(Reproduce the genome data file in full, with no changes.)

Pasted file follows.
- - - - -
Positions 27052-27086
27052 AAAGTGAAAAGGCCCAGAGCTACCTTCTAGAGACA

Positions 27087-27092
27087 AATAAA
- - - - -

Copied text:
Positions 27052-27086
27052 AAAGTGAAAAGGCCCAGAGCTACCTTCTAGAGACA

Positions 27087-27092
27087 AATAAA